Formaldehyde is an organic compound with the formula CH2O. It is the simplest form of aldehyde, hence its systematic name methanal.
A gas at room temperature, formaldehyde is colorless and has a characteristic pungent, irritating odor. It is an important precursor to many other chemical compounds, especially for polymers. In 2005, annual world production of formaldehyde was estimated to be 23 million tonnes (50 billion pounds).Commercial solutions of formaldehyde in water, commonly called formalin, were formerly used as disinfectants and for preservation of biological specimens.
In photography, formaldehyde is used in low concentrations for process C-41 (color negative film) stabilizer in the final wash step, as well as in the process E-6 pre-bleach step, to obviate the need for it in the final wash.
Formaldehyde is used extensively in the woodworking and cabinet-making industries. Urea-formaldehyde is used in the glues that bond particle board together. The particle board is used underneath wood veneer and plastic laminate. Cabinets, bank counters, and veneered and laminated woodwork all use particle board containing urea-formaldehyde under the plastic laminate and wood veneer.
Formaldehyde is a common building block for the synthesis of more complex compounds and materials. In approximate order of decreasing consumption, products generated from formaldehyde include urea formaldehyde resin, melamine resin, phenol formaldehyde resin, polyoxymethylene plastics, 1,4-butanediol, and methylene diphenyl diisocyanate. The textile industry uses formaldehyde-based resins as finishers to make fabrics crease-resistant. Formaldehyde-based materials are key to the manufacture of automobiles, and used to make components for the transmission, electrical system, engine block, door panels, axles and brake shoes. The value of sales of formaldehyde and derivative products was over $145 billion in 2003, about 1.2% of the Gross Domestic Product (GDP) of the United States and Canada. Including indirect employment, over 4 million work in the formaldehyde industry across approximately 11,900 plants in the U.S. and Canada.
When reacted with phenol, urea, or melamine, formaldehyde produces, respectively, hard thermoset phenol formaldehyde resin, urea formaldehyde resin, and melamine resin, which are commonly used in permanent adhesives such as those used in plywood or carpeting. It is used as the wet-strength resin added to sanitary paper products such as (listed in increasing concentrations injected into the paper machine headstock chest) facial tissue, table napkins, and roll towels. They are also foamed to make insulation, or cast into moulded products. Production of formaldehyde resins accounts for more than half of formaldehyde consumption.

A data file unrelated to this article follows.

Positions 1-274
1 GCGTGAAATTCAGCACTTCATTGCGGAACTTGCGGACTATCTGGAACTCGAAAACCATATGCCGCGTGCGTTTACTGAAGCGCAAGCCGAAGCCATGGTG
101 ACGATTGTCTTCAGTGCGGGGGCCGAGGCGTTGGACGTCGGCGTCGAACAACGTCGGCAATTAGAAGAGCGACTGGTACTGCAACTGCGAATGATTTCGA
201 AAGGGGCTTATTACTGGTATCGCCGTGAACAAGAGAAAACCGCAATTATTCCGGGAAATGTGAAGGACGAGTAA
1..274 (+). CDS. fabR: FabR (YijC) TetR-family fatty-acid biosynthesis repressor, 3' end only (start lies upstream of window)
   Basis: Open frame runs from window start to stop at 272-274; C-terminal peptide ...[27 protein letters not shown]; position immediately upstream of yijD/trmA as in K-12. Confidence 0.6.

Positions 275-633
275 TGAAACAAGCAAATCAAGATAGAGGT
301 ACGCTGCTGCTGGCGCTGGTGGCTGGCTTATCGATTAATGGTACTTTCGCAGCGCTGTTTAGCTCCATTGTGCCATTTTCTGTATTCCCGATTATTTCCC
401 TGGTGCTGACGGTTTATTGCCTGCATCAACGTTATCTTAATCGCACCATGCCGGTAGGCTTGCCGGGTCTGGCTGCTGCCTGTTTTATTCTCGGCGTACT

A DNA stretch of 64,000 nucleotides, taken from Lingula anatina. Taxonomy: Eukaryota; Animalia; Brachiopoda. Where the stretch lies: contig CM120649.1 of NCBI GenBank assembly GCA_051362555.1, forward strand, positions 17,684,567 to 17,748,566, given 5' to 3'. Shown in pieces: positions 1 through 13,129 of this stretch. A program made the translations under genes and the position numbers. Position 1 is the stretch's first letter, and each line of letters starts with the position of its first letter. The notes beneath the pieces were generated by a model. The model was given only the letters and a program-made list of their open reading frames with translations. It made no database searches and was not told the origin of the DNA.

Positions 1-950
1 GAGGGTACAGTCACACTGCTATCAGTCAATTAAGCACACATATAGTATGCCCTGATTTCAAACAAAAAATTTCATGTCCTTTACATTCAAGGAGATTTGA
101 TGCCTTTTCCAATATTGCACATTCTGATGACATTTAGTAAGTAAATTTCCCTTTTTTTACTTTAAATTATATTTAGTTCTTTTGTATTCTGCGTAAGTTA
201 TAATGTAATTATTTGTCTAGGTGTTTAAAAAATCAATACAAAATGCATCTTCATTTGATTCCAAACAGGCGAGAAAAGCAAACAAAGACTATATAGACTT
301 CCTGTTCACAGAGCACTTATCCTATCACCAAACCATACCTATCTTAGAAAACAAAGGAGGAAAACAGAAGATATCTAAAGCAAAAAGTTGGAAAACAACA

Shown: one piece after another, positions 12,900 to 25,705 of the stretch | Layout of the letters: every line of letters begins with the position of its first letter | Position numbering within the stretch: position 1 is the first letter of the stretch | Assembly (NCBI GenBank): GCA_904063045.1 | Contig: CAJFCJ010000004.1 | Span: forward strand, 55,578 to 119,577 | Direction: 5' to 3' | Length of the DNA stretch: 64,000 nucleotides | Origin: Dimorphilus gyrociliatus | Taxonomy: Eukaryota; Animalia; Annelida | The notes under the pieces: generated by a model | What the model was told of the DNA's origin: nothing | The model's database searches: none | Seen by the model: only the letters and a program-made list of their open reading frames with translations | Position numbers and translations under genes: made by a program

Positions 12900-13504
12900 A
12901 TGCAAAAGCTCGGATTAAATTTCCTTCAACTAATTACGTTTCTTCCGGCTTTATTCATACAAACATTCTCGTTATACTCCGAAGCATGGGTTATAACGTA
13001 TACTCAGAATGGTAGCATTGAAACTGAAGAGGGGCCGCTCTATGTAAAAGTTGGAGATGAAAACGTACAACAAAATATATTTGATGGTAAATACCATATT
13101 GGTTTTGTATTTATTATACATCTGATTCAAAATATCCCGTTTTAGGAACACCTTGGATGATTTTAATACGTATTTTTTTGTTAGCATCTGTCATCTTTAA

Formaldehyde is also a precursor to polyfunctional alcohols such as pentaerythritol, which is used to make paints and explosives. Other formaldehyde derivatives include methylene diphenyl diisocyanate, an important component in polyurethane paints and foams, and hexamine, which is used in phenol-formaldehyde resins as well as the explosive RDX. Formaldehyde has been found as a contaminant in several bath products, at levels from 54–610 ppm: it is thought to arise from the breakdown of preservatives in the products, most frequently diazolidinyl urea.
Disinfectant and biocide
An aqueous solution of formaldehyde can be useful as a disinfectant as it kills most bacteria and fungi (including their spores). Formaldehyde solutions are applied topically in medicine to dry the skin, such as in the treatment of warts. Many aquarists use formaldehyde as a treatment for the parasites Ichthyophthirius multifiliis and Cryptocaryon irritans.
Formaldehyde is used to inactivate bacterial products for toxoid vaccines (vaccines that use an inactive bacterial toxin to produce immunity). It is also used to kill unwanted viruses and bacteria that might contaminate the vaccine during production. Urinary tract infections are also often treated using a derivative of formaldehyde (methenamine), a method often chosen because it prevents overuse of antibiotics and the resultant development of bacterial resistance to them. In an acid environment methenamine is converted in the kidneys to formaldehyde, which then has an antibacterial effect in the urinary tract. This is not safe for long term use due to the carcinogenic effect of formaldehyde. Some topical creams, cosmetics and personal hygiene products also contain derivatives of formaldehyde as the active ingredients that prevent the growth of potentially harmful bacteria.